There’s always been a lot of gossip and high-profile news around Scientology. Some say religion, some say cult. Brooke Shields speaks out again its ban on psychiatric medications on behalf of women with post-partum depression. Tom Cruise jumps up and down on Oprah’s couch: is he a man in love, or is he ecstatic because he’s moved up to a higher stage within the religion?
This week brings some especially rough news for Scientologists: the attempt to fine them, jail them and ban their religion outright.
France – where Scientology is not recognized by the state as a religion – leads the charge; Monday saw the start of a trial for fraud claims leveled against the Church’s French branch, a Scientology bookstore and several individual church members. Reports the New York Times:
“The church’s Paris headquarters and its bookshop are being sued for fraud while some leading members are charged with illegally practicing pharmacy, after complaints that new adherents were pushed into paying thousands of dollars for books, courses, vitamins and an electronic measurement to gauge spiritual progress.”
‘Investigating judge Jean-Christophe Hullin spent years examining the group’s activities, and in his indictment criticized practices he said were aimed at extracting large sums of money from members and plunging them into a “state of subjection.”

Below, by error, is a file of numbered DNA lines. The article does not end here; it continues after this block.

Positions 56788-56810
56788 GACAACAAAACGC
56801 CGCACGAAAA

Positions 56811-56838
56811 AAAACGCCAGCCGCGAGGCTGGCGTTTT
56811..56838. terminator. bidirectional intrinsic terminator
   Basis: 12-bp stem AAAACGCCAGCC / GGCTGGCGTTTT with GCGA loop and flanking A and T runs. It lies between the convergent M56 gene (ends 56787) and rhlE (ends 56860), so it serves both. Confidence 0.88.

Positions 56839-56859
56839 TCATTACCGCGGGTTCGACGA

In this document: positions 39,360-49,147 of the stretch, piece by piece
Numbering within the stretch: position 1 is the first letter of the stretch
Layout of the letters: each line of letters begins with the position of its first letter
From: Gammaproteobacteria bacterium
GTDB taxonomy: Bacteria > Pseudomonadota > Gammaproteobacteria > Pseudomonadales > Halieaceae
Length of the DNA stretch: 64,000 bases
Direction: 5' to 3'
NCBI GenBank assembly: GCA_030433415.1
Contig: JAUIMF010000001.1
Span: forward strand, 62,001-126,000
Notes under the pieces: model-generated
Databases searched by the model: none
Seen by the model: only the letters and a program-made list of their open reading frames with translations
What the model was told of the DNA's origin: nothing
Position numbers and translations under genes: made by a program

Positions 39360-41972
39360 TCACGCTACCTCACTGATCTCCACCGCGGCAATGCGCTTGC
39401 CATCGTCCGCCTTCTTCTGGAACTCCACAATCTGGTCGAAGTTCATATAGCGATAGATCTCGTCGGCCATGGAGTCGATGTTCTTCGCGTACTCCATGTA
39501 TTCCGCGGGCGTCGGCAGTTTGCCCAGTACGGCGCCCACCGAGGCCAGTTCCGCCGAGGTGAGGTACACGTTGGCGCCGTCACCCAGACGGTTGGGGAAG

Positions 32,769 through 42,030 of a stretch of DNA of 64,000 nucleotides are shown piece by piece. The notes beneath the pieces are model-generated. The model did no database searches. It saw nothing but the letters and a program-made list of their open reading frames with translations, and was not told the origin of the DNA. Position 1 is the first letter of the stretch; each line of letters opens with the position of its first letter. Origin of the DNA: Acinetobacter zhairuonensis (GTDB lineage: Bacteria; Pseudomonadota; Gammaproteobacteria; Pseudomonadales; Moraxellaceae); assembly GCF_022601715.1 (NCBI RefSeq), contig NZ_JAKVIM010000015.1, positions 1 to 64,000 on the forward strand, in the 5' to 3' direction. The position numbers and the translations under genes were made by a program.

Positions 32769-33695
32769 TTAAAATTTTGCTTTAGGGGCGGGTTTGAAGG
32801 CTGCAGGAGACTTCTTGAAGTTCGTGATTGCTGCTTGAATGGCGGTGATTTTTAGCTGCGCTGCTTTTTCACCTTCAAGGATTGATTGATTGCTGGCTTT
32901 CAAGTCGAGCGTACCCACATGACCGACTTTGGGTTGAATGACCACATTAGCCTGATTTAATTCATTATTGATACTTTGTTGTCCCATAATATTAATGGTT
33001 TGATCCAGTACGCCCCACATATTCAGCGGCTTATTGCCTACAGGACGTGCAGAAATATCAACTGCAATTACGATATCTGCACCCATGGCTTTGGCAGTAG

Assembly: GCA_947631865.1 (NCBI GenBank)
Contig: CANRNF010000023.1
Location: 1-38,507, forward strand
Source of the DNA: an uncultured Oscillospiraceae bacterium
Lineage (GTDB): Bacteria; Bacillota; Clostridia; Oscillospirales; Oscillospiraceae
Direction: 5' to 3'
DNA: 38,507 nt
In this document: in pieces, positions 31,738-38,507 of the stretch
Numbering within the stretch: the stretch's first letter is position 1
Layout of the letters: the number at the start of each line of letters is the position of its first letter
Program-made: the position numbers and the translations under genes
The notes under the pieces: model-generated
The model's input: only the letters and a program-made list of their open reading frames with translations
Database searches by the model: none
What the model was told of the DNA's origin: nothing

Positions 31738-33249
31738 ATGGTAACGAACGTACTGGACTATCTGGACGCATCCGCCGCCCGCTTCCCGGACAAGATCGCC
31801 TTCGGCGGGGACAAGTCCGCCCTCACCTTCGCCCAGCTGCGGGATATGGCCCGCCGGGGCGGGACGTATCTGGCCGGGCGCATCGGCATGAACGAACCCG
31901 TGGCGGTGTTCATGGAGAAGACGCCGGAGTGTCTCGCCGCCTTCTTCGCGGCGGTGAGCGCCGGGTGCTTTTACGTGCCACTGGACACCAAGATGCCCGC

The investigator questioned what he called the Scientologists’ “obsession” with financial gain, and the group’s practice of selling vitamins, leading to the charge of “acting illegally as a pharmacy.”‘
Time magazine goes deeper, looking at whether this suit could lead to the complete dissolution of the Church in France in a fascinating piece.
France isn’t the only country looking at Scientology askance; many European countries, including Belgium and Germany, have long labeled the Church a cult. In fact, Germany is right behind France in looking at ways to get Scientologists out of their country. Their dislike of Scientology runs so strong that:
“Cruise’s involvement in Scientology, which is publicly considered a dangerous cult or sect throughout Germany, made it difficult for the filmmakers [of Valkyrie] to shoot at the historic Benderblock military compound where the conspirators were executed.”
(Permission was ultimately given.)
As if all that weren’t enough even Wikipedia – that bastion of democratic information-sharing – is banning Scientologists, reports Wired magazine:
“It’s a punishment for repeated and deceptive editing of articles related to the controversial religion. The landmark ruling comes from the inner circle of a site that prides itself on being open and inclusive. In a 10-1 ruling Thursday, the site’s arbitration council voted to ban users coming from all IP addresses owned by the Church of Scientology and its associates, and further banned a number of editors by name.”
I’m not sure how or if they can stop people from creating new log-ins from different IP addresses, but they’re definitely trying to crack down. (Although let it be acknowledged that Scientologists are far from being the only people to post self-serving information on Wikipedia.)
What’s your take?
Enjoy the weekend, and I’ll see you next Friday as always!